Gervaise had calmed down and was already regretting her hastiness. She helped Coupeau up on his legs again. Then she offered her cheek with a smile. But the zinc-worker, without caring a button for the other people being present, seized her bosom.

"It's not for the sake of saying so," he murmured; "but your dirty linen stinks tremendously! Still, I love you all the same, you know."

"Leave off, you're tickling me," cried she, laughing the louder. "What a great silly you are! How can you be so absurd?"

He had caught hold of her and would not let her go. She gradually abandoned herself to him, dizzy from the slight faintness caused by the heap of clothes and not minding Coupeau's foul-smelling breath. The long kiss they exchanged on each other's mouths in the midst of the filth of the laundress's trade was perhaps the first tumble in the slow downfall of their life together.

Madame Bijard had meanwhile been tying the laundry up into bundles and talking about her daughter, Eulalie, who at two was as smart as a grown woman. She could be left by herself; she never cried or played with matches. Finally Madame Bijard took the laundry away a bundle at a time, her face splotched with purple and her tall form bent under the weight.

"This heat is becoming unbearable, we're roasting," said Gervaise, wiping her face before returning to Madame Boche's cap.

They talked of boxing Augustine's ears when they saw that the stove was red-hot. The irons, also, were getting in the same condition. She must have the very devil in her body! One could not turn one's back a moment without her being up to some of her tricks. Now they would have to wait a quarter of an hour before they would be able to use their irons. Gervaise covered the fire with two shovelfuls of cinders. Then she thought to hang some sheets on the brass wires near the ceiling to serve as curtains to keep out the sunlight.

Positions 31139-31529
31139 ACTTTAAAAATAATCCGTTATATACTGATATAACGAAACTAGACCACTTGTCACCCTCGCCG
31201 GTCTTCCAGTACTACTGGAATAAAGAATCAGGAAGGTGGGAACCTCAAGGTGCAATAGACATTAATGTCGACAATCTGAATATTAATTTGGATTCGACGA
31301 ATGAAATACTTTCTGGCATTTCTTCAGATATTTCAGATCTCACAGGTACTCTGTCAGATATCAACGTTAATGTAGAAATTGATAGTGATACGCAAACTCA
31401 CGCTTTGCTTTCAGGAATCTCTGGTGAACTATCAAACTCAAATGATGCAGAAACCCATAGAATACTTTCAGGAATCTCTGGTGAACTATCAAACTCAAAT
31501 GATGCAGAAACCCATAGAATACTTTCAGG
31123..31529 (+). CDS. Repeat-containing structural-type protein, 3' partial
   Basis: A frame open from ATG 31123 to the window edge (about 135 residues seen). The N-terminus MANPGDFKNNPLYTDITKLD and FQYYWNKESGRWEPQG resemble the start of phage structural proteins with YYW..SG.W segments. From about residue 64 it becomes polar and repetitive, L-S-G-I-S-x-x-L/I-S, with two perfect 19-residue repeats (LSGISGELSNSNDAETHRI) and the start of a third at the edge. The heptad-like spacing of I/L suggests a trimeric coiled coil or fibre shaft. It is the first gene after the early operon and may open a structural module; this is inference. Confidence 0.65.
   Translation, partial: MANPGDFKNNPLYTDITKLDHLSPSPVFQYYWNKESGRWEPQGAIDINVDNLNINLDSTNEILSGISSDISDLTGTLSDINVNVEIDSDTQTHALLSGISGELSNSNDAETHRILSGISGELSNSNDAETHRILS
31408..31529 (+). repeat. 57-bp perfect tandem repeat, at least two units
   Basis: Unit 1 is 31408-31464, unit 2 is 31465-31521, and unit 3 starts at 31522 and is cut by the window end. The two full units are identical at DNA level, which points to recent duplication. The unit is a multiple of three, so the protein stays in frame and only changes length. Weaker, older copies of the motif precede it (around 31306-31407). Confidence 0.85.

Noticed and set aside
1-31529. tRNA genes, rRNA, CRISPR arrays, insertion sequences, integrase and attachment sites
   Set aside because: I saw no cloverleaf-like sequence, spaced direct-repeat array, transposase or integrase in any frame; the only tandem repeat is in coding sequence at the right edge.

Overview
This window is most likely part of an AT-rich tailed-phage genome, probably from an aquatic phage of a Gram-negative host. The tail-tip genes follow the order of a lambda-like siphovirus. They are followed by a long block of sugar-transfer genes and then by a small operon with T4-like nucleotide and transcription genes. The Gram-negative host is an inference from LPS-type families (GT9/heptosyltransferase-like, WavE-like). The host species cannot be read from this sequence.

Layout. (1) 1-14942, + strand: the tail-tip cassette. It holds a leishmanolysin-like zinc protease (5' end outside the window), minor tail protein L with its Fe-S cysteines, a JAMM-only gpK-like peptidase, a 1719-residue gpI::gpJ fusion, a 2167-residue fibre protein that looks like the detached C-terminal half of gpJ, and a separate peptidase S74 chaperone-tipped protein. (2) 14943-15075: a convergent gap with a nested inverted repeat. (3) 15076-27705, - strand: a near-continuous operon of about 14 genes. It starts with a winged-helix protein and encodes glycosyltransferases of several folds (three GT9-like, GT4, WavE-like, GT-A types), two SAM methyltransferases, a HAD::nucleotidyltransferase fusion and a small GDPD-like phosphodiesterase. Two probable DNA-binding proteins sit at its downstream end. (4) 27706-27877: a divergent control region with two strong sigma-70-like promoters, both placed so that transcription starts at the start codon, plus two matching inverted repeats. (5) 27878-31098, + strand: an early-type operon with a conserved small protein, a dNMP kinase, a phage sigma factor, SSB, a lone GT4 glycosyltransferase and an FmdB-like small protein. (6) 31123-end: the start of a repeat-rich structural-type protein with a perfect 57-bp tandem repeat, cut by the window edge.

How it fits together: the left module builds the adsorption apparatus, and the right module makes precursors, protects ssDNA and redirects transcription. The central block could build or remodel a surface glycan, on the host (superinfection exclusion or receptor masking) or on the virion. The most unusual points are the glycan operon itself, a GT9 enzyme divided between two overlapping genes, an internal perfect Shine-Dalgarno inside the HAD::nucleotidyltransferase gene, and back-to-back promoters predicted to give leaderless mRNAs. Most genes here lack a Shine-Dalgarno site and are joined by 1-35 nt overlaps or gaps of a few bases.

Things were now better in the shop. The temperature was still high, but you could imagine it was cooler. Footsteps could still be heard outside but you were free to make yourself comfortable. Clemence removed her camisole again. Coupeau still refused to go to bed, so they allowed him to stay, but he had to promise to be quiet in a corner, for they were very busy.

"Whatever has that vermin done with my little iron?" murmured Gervaise, speaking of Augustine.

They were for ever seeking the little iron, which they found in the most out-of-the-way places, where the apprentice, so they said, hid it out of spite. Gervaise could now finish Madame Boche's cap. First she roughly smoothed the lace, spreading it out with her hand, and then she straightened it up by light strokes of the iron. It had a very fancy border consisting of narrow puffs alternating with insertions of embroidery. She was working on it silently and conscientiously, ironing the puffs and insertions.

Silence prevailed for a time. Nothing was to be heard except the soft thud of irons on the ironing pad. On both sides of the huge rectangular table Gervaise, her two employees, and the apprentice were bending over, slaving at their tasks with rounded shoulders, their arms moving incessantly. Each had a flat brick blackened by hot irons near her. A soup plate filled with clean water was on the middle of the table with a moistening rag and a small brush soaking in it.

A bouquet of large white lilies bloomed in what had once been a brandied cherry jar. Its cluster of snowy flowers suggested a corner of a royal garden. Madame Putois had begun the basket that Gervaise had brought to her filled with towels, wrappers, cuffs and underdrawers. Augustine was dawdling with the stockings and washcloths, gazing into the air, seemingly fascinated by a large fly that was buzzing around. Clemence had done thirty-four men's shirts so far that day.